Choosing an RNA-seq Aligner for QTL and ASE Analysis in the Genotype-Tissue Expression Project. D. S. DeLuca1, T. Lappalainen2, P. Kheradpour1, M. Sammeth3, J. Monlong3, P. Ribeca4, E. Palumbo4, A. Battle5, E. Gelfand1, R. Guigo3, K. Ardlie1, G. Getz1, The GTEx Consortium 1) The GTEx Project, The Broad Institute, Cambridge, MA; 2) University of Geneva, Department of Genetic Medicine and Development, Genève, Switzerland; 3) Universitat Pompeu Fabra, Center for Genomic Regulation, Barcelona, Spain; 4) Centro Nacional de Análisis Genómico, CNAG, Barcelona, Spain; 5) Stanford University, Daphne Koller Group, Stanford, CA.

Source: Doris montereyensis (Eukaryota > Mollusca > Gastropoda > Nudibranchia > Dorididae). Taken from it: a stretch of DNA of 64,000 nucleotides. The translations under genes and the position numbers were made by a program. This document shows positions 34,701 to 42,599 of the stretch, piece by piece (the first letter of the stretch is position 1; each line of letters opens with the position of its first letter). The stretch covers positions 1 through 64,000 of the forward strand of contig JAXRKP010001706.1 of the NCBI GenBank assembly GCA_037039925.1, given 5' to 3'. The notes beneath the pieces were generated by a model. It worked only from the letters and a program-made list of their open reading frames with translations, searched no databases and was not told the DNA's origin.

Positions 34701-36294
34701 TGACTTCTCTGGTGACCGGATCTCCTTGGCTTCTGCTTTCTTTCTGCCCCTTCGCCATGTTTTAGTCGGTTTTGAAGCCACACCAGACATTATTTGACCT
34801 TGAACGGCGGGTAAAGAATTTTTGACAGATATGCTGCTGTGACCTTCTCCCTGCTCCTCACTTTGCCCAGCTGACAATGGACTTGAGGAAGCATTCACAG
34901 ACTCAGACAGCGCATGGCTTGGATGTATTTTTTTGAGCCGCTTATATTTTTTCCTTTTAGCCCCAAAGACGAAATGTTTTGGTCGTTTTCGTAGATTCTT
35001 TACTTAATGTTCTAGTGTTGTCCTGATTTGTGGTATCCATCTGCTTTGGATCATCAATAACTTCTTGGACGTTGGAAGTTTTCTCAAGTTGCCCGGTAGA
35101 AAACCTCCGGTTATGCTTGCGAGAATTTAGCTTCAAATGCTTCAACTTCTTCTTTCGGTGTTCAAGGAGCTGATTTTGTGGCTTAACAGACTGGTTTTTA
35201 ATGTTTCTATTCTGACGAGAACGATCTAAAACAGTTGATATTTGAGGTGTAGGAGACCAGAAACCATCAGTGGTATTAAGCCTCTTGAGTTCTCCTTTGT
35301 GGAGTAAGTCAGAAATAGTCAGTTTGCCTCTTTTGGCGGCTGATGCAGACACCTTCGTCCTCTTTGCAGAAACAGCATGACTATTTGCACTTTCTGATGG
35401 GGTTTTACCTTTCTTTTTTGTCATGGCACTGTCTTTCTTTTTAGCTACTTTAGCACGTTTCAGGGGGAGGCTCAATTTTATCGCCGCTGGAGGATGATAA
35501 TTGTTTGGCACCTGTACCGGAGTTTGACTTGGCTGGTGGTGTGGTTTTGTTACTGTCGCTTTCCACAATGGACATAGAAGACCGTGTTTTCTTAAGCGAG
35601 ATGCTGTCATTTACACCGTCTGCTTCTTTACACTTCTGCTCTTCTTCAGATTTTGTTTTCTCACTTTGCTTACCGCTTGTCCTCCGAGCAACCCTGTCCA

For many applications, the first step in analyzing RNA sequence data is to align reads to a reference genome. The alignment step is fundamentally important because it directly impacts all downstream characterizations such as expression, splicing events and allele specific expression. RNA-seq has reached a critical stage where widespread adoption has resulted in the availability of a selection of alignment tools, but has not yet matured to the point of convergence on an established gold standard. As a result, investigators have a range of alignment options but little indication as to how the choice will affect their analyses. For the Genotyping-Tissue Expression project (GTEx), we have developed a series of criteria with which to compare alternative aligners that will reflect the performance in the projects targeted goals. A primary goal of GTEx is to create a public atlas for human gene expression and its regulation, to enable discovery of expression quantitative trait loci (eQTL) and establish associations with disease. In the projects pilot phase, GTEx typed 190 postmortem human donors from which 1814 total tissues (from 47 separate tissue sites) were profiled by RNA-seq to a median depth of 80 million aligned reads. We wanted to use the aligner that would allow for maximum discovery of eQTLs, splice-QTLs and allele specific expression. We chose to compare the relatively established Tophat aligner with the more recently developed GEM package. Initial metrics indicated that GEM produces a greater number of alignments, begging the question as to whether these additional alignments are providing biological signal or noise. We demonstrate that these additional reads do correlate strongly with expected expression levels, exhibit distributions consistent with biological expectations, and provide additional power for allele specific expression. Given the full panel of criteria, we conclude that while both aligners perform well overall, GEM does exhibit some advantages. Because the strategy of alignment comparison established here is broadly applicable, we expect that this analysis will provide a path forward to improved decision making when choosing an aligner for eQTL and related analysis.
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